I grew up in the country, south of Erie, and as a kid I remember riding my bicycle everywhere. One place I enjoyed seeing was Lake Pleasant and being that we didn’t get to Lake Erie often, it was always a treat. The Lake is so peaceful and pretty surrounded by trees and farmland.
This natural lake was formed by a retreating ancient glacier and is about 8 miles south of the city of Erie on Lake Pleasant Road. Fed by springs, Lake Pleasant is ¾ mile long and 1/3 mile wide. It is only 25-50 feet deep, so it is a haven for beginning scuba divers to learn how to use their equipment safely. It is also a place where folks fish for largemouth bass, bluegill, brook trout and rainbow trout. Only non-motorized boating is allowed so canoes and kayakers can enjoy the rural tranquility.
I found a few postcards of the Lake in the Hagen History Center collection that I wanted to share with you. I believe I remember seeing remnants of this building but not the fountain while biking as a kid.
I have not been able to find any information about these structures though. If you have any information, I would love a phone call or email. I started going through the archived newspapers at the Blasco Library to find something. The only thing I could determine was that in the early 1900s several businesses in town would have their summer picnics at Lake Pleasant. It wasn’t clear if the picnics were on the shore of the Lake or at the Pavilion. Then, in the 1920s, I found advertisements like the ones below.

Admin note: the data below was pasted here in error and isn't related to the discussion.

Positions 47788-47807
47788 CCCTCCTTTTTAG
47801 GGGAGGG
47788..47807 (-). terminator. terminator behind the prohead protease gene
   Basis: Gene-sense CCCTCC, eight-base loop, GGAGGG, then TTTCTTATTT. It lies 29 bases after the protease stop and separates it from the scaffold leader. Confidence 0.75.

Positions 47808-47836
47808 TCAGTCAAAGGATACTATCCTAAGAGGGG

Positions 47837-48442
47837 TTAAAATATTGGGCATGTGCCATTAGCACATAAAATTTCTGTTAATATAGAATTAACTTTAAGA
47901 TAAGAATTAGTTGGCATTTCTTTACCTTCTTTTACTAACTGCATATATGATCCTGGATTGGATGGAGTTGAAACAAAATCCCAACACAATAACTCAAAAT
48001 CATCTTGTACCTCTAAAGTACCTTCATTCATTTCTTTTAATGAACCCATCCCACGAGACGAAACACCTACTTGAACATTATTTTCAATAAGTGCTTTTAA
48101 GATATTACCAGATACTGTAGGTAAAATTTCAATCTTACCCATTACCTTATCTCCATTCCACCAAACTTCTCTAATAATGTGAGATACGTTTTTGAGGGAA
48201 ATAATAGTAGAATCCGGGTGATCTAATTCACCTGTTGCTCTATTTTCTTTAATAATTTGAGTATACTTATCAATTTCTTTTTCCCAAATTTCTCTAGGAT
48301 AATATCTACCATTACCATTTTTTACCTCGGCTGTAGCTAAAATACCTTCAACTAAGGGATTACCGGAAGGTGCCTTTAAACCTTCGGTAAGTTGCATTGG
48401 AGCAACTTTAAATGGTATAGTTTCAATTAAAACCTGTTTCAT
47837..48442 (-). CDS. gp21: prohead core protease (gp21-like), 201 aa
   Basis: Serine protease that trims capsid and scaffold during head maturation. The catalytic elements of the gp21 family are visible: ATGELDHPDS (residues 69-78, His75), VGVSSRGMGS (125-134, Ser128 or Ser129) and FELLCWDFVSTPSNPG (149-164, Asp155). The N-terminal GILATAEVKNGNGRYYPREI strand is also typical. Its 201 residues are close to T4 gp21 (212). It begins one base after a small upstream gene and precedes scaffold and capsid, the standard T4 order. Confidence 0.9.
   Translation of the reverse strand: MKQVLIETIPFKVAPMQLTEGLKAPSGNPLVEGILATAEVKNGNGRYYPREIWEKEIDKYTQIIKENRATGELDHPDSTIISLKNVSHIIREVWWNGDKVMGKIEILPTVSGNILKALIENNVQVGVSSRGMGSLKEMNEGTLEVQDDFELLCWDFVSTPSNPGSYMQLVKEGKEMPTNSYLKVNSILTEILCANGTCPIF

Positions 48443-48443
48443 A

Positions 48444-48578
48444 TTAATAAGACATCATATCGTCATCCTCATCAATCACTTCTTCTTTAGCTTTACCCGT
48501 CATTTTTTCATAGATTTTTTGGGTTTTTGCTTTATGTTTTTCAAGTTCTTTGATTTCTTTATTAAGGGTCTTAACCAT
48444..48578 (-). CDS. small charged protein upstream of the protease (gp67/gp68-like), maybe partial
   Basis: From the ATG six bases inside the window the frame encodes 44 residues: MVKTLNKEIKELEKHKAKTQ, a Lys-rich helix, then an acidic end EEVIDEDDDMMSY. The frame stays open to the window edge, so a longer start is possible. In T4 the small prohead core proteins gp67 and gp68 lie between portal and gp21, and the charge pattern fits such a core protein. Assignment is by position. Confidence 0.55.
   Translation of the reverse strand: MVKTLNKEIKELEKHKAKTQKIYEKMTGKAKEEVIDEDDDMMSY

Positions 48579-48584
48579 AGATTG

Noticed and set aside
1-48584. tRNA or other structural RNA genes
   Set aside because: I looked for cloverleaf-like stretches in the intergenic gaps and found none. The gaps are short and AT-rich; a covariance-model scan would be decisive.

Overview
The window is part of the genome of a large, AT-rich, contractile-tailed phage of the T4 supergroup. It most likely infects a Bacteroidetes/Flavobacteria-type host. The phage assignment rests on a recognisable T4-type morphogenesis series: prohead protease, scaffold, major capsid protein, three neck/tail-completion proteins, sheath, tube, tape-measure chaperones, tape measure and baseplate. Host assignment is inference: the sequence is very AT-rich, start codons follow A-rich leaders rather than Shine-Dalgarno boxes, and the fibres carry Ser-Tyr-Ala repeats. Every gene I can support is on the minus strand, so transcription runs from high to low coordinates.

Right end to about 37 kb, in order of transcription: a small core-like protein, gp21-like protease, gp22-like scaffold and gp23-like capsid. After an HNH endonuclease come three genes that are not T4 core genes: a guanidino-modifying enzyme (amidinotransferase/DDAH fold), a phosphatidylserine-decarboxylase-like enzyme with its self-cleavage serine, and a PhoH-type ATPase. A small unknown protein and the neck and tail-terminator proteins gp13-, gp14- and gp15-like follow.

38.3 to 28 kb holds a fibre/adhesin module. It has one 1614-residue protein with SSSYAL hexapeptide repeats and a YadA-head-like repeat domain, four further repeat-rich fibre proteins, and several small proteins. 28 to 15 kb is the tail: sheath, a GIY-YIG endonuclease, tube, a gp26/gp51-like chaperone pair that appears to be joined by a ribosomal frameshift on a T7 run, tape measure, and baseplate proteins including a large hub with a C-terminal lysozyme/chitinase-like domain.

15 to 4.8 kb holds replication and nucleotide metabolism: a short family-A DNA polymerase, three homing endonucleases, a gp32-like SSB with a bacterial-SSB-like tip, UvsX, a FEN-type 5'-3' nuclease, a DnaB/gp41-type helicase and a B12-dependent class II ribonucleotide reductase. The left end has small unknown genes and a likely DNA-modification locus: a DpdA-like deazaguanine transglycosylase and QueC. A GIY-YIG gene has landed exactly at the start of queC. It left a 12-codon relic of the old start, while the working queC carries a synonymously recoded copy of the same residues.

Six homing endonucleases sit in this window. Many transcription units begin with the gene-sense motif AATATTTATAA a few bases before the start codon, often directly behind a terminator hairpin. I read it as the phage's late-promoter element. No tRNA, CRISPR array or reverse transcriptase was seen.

I am not sure how many years these dances held. I also saw an ad referring to the Lake Pleasant Amusement Park, but I do not believe it was the kind of amusement park that we think of today. Back then amusement parks were typically involved just eating and dancing.
The one thing that I am sure about the Lake is that in 1991, scuba diver George Moon found a very large bone while diving. Over time, more were brought to the surface. Moon asked Gannon professor and anthropologist M. Jude Kirkpatrick for help in identification, and the bones were found to be that of a woolly mammoth. This ancient relative of a modern elephant roamed Erie County between 9,000 – 13,000 years ago, eating vegetation and was hunted by people living here at the time. Scratches on the bones indicated that perhaps the mammoth was killed and placed in the cool, spring-fed water for preservation. The bones are currently housed at the State Museum in Harrisburg for further study.
On these warm waning days of summer, I think about removing myself from the noise of the city and having a cool dip in Lake Pleasant. Just a chance to breathe the fresh air with a good book would bring me much happiness as well. I hope you get a chance to do something relaxing and enjoy all that is around you.